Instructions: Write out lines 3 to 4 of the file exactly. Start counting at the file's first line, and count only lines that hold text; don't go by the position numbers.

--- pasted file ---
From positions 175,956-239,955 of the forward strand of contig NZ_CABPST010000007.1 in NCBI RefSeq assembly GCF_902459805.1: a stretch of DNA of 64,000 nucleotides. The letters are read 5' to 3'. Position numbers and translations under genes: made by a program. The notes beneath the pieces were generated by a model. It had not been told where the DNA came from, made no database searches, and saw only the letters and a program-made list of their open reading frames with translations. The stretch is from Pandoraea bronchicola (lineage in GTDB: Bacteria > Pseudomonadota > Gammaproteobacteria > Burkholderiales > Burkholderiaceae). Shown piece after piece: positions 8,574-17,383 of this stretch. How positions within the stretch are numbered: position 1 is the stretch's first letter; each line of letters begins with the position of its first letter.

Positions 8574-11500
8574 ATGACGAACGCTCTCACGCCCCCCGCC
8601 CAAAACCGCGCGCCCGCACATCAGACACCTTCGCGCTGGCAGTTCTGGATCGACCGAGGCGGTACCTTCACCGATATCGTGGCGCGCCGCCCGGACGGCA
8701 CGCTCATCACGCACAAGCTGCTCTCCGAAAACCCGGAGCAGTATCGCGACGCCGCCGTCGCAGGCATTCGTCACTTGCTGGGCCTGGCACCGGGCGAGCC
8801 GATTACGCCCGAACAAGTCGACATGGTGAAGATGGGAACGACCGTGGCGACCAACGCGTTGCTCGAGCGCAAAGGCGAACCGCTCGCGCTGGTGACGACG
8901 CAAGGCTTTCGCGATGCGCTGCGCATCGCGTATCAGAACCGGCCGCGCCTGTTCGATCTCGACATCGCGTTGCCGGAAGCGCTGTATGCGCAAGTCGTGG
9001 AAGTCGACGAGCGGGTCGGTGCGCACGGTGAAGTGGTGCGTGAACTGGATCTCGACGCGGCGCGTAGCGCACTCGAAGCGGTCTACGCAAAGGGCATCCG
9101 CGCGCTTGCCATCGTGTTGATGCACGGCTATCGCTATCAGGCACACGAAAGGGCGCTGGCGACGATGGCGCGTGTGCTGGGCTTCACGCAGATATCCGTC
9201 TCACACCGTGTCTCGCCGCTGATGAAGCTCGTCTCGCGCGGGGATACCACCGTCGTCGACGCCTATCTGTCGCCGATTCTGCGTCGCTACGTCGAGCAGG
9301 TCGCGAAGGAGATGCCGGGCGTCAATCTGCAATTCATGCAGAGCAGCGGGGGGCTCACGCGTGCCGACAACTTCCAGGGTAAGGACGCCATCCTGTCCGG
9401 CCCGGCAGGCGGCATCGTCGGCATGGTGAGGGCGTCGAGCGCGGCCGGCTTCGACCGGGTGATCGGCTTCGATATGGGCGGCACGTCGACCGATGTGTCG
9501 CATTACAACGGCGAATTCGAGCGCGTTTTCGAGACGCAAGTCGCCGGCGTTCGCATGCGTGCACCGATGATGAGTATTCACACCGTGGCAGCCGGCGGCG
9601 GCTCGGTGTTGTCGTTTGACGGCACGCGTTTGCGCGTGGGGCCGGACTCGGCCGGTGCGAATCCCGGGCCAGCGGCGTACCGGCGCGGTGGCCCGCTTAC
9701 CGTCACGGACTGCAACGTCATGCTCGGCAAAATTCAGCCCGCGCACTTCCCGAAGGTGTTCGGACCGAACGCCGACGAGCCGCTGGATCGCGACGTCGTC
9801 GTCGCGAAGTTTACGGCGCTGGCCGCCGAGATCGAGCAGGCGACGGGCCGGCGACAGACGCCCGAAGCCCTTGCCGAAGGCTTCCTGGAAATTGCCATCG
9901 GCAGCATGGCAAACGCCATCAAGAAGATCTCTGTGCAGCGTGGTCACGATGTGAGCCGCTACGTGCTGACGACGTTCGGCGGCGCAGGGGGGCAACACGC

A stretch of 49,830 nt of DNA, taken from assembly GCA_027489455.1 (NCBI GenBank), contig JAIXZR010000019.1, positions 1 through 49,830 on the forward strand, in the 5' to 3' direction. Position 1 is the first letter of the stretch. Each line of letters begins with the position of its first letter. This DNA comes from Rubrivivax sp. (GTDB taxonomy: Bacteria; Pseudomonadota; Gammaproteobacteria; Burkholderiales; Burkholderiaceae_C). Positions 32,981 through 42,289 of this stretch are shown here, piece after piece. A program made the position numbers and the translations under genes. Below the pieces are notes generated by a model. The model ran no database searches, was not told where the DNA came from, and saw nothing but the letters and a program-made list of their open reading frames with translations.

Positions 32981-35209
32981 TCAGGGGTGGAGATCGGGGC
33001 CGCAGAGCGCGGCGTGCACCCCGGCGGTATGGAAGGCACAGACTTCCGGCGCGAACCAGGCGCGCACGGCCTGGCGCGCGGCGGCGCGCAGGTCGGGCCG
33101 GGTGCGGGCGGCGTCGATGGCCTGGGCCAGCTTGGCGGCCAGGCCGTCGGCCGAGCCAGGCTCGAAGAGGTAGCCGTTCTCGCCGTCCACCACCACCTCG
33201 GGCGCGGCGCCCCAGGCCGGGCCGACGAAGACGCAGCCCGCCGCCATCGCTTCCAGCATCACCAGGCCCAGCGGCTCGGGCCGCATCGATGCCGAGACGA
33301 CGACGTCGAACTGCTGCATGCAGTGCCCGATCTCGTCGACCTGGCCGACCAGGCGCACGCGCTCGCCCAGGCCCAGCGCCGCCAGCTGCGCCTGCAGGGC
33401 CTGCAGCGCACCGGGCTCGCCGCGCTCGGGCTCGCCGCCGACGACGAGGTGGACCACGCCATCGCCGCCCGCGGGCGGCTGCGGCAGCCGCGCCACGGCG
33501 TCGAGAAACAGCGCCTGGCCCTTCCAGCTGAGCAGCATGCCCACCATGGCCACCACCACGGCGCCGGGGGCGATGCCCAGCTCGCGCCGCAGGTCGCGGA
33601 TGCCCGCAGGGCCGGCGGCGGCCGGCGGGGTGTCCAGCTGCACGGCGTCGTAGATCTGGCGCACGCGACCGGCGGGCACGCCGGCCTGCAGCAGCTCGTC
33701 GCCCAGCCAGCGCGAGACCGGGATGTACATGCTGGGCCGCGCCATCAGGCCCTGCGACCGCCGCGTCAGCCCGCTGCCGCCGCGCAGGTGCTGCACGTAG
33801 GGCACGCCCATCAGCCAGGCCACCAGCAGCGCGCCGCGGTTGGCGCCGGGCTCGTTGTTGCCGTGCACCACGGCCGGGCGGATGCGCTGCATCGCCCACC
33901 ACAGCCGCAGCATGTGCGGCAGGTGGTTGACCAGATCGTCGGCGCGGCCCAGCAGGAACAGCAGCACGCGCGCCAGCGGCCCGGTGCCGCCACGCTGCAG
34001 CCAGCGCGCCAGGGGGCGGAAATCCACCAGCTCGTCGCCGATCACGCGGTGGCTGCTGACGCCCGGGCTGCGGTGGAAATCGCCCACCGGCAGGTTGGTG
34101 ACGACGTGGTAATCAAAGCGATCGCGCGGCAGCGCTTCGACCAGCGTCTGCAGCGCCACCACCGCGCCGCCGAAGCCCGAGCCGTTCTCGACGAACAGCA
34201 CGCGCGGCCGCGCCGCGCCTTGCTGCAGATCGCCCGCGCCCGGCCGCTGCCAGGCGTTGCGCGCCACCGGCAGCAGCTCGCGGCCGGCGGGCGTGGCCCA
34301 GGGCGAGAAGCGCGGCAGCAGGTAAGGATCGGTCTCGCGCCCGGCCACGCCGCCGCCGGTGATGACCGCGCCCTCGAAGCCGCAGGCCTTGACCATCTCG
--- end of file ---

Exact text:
8574 ATGACGAACGCTCTCACGCCCCCCGCC
8601 CAAAACCGCGCGCCCGCACATCAGACACCTTCGCGCTGGCAGTTCTGGATCGACCGAGGCGGTACCTTCACCGATATCGTGGCGCGCCGCCCGGACGGCA